Potez 54 / 540-542


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  BOMBER, RECONNAISSANCE AIRCRAFTVirtual Aircraft Museum / France / Potez  

Potez 540

Built as a private venture, the Potez 54 M.4 category prototype flew for the first time on 14 November 1933. A multiplace de combat design by Louis Coroller, it was intended as a four-seater capable of performing duties as escort fighter, bomber or long-range reconnaissance aircraft. Largely of wood construction, the Potez 54 was a high-wing monoplane with twin fins and rudders, powered by two 515kW Hispano-Suiza 12Xbrs V-12 engines in streamlined nacelles which were connected to the fuselage by stub wings. The main landing gear units retracted into the nacelles, and bomb racks were mounted beneath the stub wings. During development the original tailplane was replaced by a single fin and rudder, and in this form the type was re-designated Potez 540 No. 1 and delivered to the Armee de I'Air on 25 November 1934. Parallel with the Potez 540 were developed the Potez 541 prototype, powered by Gnome-Rhone 14Kdrs radials, and the Potez 542 with 537kW Lorraine Petrel engines.

All versions had defensive armament of manually-operated nose and dorsal turrets and a semi-retractable ventral 'dustbin' position; radio, oxygen, night and blind flying equipment were standard, and reconnaissance cameras could be carried.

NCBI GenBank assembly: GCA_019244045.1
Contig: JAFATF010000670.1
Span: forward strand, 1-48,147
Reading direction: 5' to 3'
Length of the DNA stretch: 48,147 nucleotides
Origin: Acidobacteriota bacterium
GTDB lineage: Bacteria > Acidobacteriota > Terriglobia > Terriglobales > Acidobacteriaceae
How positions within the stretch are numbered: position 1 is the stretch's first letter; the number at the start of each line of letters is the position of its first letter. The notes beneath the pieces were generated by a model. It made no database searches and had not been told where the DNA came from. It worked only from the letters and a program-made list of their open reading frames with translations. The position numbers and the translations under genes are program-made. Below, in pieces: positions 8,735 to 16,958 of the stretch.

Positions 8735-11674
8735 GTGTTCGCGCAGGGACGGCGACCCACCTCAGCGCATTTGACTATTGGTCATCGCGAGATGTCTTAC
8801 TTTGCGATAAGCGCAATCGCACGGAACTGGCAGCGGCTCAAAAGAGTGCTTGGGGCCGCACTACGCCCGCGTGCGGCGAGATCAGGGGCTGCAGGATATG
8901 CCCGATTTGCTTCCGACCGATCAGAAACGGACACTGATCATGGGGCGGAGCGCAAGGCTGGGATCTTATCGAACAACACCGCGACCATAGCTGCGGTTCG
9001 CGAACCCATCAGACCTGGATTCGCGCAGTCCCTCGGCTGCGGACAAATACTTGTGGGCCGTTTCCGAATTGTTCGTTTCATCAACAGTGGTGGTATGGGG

Potez 540A three-view drawing of Potez 540 (1274 x 804)

 MODELPotez 540
 ENGINE2 x Hispano-Suiza 12Xirs Vee piston engines, 515kW
  Take-off weight5950 kg13118 lb
  Loaded weight3785 kg8345 lb
  Wingspan22.1 m73 ft 6 in
  Length16.2 m53 ft 2 in
  Height3.88 m13 ft 9 in
  Wing area76.0 m2818.06 sq ft
  Max. speed310 km/h193 mph
  Ceiling5182 m17000 ft
  Range1250 km777 miles
 ARMAMENT3 x 7.5mm machine-guns, 4 x 225kg or 10 x 55kg bombs

Klaatu83, e-mail, 24.06.2012 23:55

The "Multiplace de Combat" concept was a throwback to World War I, particularly to the relative success of the Caudron R-11 three-seat escort fighter. The idea of an all-purpose combat plane seemed to hold a great deal of appeal during the cash-strapped 1920s and 1930s, particularly in France. However, it proved to be as difficult in the 1930s to develop an single airplane that could effectively carry out all military missions as it still does today. As the old saying goes, "Jack of all trades and master of none".


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